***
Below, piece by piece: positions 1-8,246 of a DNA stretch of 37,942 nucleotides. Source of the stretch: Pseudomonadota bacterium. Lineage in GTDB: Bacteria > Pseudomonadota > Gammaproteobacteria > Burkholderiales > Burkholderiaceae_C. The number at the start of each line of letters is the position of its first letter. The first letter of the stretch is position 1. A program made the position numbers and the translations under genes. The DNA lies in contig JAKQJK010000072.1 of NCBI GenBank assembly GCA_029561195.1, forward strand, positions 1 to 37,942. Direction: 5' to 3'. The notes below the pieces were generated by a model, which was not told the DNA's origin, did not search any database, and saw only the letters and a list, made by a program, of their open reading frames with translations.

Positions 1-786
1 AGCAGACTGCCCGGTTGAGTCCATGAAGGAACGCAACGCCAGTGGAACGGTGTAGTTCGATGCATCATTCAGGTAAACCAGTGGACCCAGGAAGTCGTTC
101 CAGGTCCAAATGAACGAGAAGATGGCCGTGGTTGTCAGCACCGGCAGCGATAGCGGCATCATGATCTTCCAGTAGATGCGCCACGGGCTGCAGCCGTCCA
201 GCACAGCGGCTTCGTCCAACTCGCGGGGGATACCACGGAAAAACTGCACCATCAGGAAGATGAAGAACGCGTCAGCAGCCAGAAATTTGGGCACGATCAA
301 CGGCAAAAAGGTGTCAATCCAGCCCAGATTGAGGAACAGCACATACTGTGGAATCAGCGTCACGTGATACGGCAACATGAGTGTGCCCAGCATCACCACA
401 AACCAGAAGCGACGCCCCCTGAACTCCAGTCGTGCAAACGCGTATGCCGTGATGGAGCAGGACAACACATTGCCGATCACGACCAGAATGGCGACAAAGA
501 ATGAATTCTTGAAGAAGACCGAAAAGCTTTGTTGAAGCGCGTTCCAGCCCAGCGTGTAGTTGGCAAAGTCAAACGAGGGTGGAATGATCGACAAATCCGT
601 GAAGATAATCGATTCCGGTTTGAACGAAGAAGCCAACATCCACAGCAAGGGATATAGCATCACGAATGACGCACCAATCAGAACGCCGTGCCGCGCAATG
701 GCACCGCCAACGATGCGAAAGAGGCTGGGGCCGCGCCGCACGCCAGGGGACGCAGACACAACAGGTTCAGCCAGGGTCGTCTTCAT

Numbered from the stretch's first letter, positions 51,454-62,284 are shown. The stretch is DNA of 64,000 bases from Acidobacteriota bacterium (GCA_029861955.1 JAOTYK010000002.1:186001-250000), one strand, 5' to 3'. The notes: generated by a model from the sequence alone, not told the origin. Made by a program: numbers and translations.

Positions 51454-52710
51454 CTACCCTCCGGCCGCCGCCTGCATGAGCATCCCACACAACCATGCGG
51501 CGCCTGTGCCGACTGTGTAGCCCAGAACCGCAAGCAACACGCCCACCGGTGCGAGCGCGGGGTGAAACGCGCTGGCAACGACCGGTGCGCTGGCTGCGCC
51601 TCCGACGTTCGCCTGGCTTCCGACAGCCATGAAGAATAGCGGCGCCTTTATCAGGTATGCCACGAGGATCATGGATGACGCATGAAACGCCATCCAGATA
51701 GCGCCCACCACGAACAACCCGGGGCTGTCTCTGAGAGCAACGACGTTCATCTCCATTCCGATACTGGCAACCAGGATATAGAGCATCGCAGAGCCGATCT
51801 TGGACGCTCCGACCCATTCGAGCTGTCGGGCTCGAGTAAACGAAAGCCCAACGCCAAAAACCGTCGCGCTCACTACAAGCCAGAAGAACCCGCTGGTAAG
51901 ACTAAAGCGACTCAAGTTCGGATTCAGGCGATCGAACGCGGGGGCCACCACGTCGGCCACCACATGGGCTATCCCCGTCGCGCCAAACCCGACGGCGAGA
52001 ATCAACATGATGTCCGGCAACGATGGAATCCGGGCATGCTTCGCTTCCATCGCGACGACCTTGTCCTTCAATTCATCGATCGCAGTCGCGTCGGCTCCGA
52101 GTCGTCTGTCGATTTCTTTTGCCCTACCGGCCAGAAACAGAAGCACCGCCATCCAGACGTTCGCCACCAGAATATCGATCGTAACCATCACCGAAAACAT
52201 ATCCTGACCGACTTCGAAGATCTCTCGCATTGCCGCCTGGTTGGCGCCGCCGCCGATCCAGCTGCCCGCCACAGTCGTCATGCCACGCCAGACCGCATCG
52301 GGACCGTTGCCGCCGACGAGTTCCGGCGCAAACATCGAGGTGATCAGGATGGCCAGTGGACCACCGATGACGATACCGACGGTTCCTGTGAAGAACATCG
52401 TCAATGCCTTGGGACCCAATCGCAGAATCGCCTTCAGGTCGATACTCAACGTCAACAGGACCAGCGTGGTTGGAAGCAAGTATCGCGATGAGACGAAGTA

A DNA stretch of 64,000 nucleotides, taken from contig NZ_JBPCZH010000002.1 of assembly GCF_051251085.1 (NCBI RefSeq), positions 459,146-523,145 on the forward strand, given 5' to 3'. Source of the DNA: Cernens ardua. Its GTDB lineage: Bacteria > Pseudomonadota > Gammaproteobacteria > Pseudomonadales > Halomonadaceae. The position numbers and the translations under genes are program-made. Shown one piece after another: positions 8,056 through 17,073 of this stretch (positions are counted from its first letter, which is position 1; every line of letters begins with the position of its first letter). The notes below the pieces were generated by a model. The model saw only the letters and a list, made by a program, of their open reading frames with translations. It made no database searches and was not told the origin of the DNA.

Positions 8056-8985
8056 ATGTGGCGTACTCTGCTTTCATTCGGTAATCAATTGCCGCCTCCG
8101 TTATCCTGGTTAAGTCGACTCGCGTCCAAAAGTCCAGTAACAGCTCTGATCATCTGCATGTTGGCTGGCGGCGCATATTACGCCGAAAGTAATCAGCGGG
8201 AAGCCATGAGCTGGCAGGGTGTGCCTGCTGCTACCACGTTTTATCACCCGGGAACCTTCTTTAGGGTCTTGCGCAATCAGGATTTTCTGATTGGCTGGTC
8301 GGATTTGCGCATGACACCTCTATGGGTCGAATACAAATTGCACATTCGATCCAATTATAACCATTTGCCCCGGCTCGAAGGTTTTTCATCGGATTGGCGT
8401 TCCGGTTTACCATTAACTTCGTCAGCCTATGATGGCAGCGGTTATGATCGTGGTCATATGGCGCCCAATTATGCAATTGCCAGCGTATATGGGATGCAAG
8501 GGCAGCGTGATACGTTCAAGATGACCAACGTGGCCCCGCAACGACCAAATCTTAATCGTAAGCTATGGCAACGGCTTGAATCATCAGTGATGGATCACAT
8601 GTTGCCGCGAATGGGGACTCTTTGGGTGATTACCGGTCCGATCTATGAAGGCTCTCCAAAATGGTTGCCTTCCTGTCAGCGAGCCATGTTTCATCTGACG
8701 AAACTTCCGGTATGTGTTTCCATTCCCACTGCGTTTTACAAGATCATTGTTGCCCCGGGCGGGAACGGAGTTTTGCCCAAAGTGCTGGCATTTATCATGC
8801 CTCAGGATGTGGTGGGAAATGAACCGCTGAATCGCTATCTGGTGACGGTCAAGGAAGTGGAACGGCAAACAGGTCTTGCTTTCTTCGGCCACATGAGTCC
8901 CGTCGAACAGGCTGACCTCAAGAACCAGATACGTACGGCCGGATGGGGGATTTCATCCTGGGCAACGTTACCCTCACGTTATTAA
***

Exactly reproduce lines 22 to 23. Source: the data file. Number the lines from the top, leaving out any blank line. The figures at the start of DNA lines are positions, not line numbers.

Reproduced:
52301 GGACCGTTGCCGCCGACGAGTTCCGGCGCAAACATCGAGGTGATCAGGATGGCCAGTGGACCACCGATGACGATACCGACGGTTCCTGTGAAGAACATCG
52401 TCAATGCCTTGGGACCCAATCGCAGAATCGCCTTCAGGTCGATACTCAACGTCAACAGGACCAGCGTGGTTGGAAGCAAGTATCGCGATGAGACGAAGTA